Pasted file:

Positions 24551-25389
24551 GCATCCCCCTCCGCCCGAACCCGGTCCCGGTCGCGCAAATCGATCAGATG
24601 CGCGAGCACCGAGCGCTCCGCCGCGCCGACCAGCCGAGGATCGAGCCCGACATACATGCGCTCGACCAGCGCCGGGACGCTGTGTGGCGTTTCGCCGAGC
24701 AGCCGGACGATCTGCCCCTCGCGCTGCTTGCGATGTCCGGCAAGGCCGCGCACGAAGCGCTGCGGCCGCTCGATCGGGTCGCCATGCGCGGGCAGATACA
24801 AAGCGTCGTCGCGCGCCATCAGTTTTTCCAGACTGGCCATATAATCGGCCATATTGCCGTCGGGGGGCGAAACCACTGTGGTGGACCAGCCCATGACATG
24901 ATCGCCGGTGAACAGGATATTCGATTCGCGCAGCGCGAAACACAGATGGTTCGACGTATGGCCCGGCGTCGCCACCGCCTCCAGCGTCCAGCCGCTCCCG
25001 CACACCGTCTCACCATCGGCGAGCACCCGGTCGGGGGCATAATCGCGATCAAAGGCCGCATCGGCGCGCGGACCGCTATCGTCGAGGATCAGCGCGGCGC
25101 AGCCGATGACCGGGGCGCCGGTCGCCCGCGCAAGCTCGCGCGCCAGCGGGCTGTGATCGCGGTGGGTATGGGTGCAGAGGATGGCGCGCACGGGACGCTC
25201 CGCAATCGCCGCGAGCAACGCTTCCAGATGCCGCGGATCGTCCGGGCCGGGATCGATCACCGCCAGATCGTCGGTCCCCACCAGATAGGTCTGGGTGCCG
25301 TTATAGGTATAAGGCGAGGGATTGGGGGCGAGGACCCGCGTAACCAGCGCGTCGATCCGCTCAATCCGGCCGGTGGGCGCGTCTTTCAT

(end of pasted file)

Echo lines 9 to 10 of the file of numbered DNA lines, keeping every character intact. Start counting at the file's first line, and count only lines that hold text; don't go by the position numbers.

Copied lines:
25201 CGCAATCGCCGCGAGCAACGCTTCCAGATGCCGCGGATCGTCCGGGCCGGGATCGATCACCGCCAGATCGTCGGTCCCCACCAGATAGGTCTGGGTGCCG
25301 TTATAGGTATAAGGCGAGGGATTGGGGGCGAGGACCCGCGTAACCAGCGCGTCGATCCGCTCAATCCGGCCGGTGGGCGCGTCTTTCAT